Study suggests possible benefit of melatonin in COVID-19
The coronavirus disease 2019 (COVID-19) pandemic continues to persist due to emerging variants of severe acute respiratory syndrome coronavirus 2 (SARS-CoV-2) that are associated with immune evasion and increased infectivity. This has led to an increasing number of breakthrough infections; however, vaccines continue to protect against serious and critical illnesses.
A new Journal of the American Board of Family Medicine The study discusses the usefulness of vitamin C and melatonin as potentially therapeutic and able to prevent acute lung injury in COVID-19.
Study: A pilot of a randomized controlled trial of melatonin and vitamin C for mild to moderate COVID-19. Image Credit: STOP_WAR / Shutterstock.com
Successive waves of COVID-19 cases have led to millions of hospitalizations and deaths around the world, which has subsequently placed considerable pressure on health systems. This has prompted intensive efforts to find or repurpose drugs that could protect against the overactive systemic inflammation characteristic of severe and deadly COVID-19.
COVID-19 appears to create oxidative stress which subsequently causes an inflammatory cascade leading to cell damage and damage to multiple organs.
Many patients who test positive for COVID-19 can take nutritional supplements; however, evidence of their usefulness in the treatment of this infection remains limited. The current study explores the effects of the antioxidant molecules of ascorbic acid (vitamin C) and N-acetyl-5-methoxytryptamine (melatonin) to limit the release of cytokines and, therefore, stop the progression of COVID-19 .
Previous animal research has shown weakened immunity in vitamin C deficiency and increased lung damage in H1N1 flu infection. Additionally, vitamin C levels drop in acute illness.
A cocktail of antioxidants, including ascorbic acid, given in COVID-19 revealed an association with reduced inflammatory markers in 80% of cases.
Likewise, the production of melatonin in the body decreases with age and has been postulated to underlie the increased severity of COVID-19 with age, given the immunomodulatory effects of this molecule.
The nuclear factor kB (NFkB) pathway and NLRP3 inflammasomes, both activated during viral replication, are inhibited by melatonin. Melatonin also protects against lung damage by oxidizing molecules and reducing inflammatory cell infiltration during viral infection.
Previous studies have shown shorter hospital stays, better oxygenation and improved sleep after melatonin treatment.
Researchers used an authorized modified version of the Wisconsin Upper Respiratory Symptom Survey (WURSS) to assess upper respiratory tract symptoms and effects on daily activities. The study was conducted between October 2020 and June 21, 2021 in Pennsylvania.
Patients took vitamin C, melatonin or a placebo for two weeks. All three groups had comparable symptoms and quality of life at baseline. However, the group receiving melatonin showed improvement in symptoms between days three and nine, which was not seen in those receiving vitamin C.
Similarly, quality of life improved faster over the same period in the melatonin group. There was no significant difference in sleep duration.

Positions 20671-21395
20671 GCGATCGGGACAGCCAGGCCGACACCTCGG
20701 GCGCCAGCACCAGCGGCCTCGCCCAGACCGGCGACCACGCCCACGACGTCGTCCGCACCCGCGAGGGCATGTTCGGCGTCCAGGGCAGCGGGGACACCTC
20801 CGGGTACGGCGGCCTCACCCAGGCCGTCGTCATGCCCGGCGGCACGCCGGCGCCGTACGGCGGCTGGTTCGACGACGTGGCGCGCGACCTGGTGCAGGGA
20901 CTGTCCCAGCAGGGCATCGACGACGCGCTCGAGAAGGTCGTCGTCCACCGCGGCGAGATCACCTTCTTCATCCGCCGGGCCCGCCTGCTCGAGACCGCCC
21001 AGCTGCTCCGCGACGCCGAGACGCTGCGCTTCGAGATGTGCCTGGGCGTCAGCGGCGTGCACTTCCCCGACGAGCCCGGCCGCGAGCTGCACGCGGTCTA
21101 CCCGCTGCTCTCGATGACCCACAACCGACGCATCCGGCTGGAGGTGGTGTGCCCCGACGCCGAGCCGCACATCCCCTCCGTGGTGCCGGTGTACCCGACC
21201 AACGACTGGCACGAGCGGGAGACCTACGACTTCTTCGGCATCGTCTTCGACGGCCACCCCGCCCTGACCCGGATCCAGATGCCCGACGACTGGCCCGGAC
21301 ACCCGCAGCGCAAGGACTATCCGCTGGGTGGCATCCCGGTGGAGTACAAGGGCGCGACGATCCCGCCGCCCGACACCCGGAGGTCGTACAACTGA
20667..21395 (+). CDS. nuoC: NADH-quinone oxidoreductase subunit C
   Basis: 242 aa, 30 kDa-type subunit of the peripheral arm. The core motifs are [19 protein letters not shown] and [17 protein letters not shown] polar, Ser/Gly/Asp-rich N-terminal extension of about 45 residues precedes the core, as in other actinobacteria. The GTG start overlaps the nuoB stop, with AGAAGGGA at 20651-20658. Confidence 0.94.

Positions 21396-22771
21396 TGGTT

The changes described in the present study were minimal, as the observation period was short and the survey time points were daily.
By day 14, all participants reported stabilization of symptoms and quality of life. Further investigation at day 30 demonstrated that some continued to experience symptoms and a lower quality of life.
The current study used a daily survey protocol to track small changes in symptoms and quality of life with the use of ascorbic acid and melatonin. The results indicate that 1,000 mg of vitamin C daily produced no change in the rate of symptom relief or improved quality of life in COVID-19 patients, despite its antioxidant characteristics.
Previous studies with vitamin C have shown conflicting results.
However, melatonin at a dose of 10 mg per day was associated with a favorable symptom score from the third to the ninth day of the study. This is the first time that melatonin has been tested for its usefulness in treating outpatients with COVID-19. The apparent benefits of this drug may be due to its effects on oxidative stress and immune signaling.
However, not all patients started their supplements at the same time. Although most began on day three of study enrollment, the time from symptom onset was not equal for all patients. Delayed treatment has been shown to reduce the beneficial effects of these agents.
The small study size makes further research necessary to validate the effects of melatonin supplementation in COVID-19 in both the acute and long Covid stages.
It is important to note that differences between the time of diagnosis and the day of illness on which drug therapy was initiated may more accurately reflect real-life situations, where presentation, testing, and when test results become available vary from patient to patient.
Over-the-counter medications are readily available to most patients and their usefulness should be carefully considered.
Patients infected with COVID-19 whose recovery process could be accelerated by safe and accessible supplements could resume their professional and personal activities more quickly and, therefore, meaningful interventions could impact society as a whole..”
This requires large-scale studies to validate the modified WURSS scale used in the current study, as well as any improvements associated with the use of melatonin.
- Fogleman, C., Cohen, D., Mercier, A., et al. (2022). A pilot of a randomized controlled trial of melatonin and vitamin C for mild to moderate COVID-19. Journal of the American Board of Family Medicine. doi:10.3122/jabfm.2022.04.210529.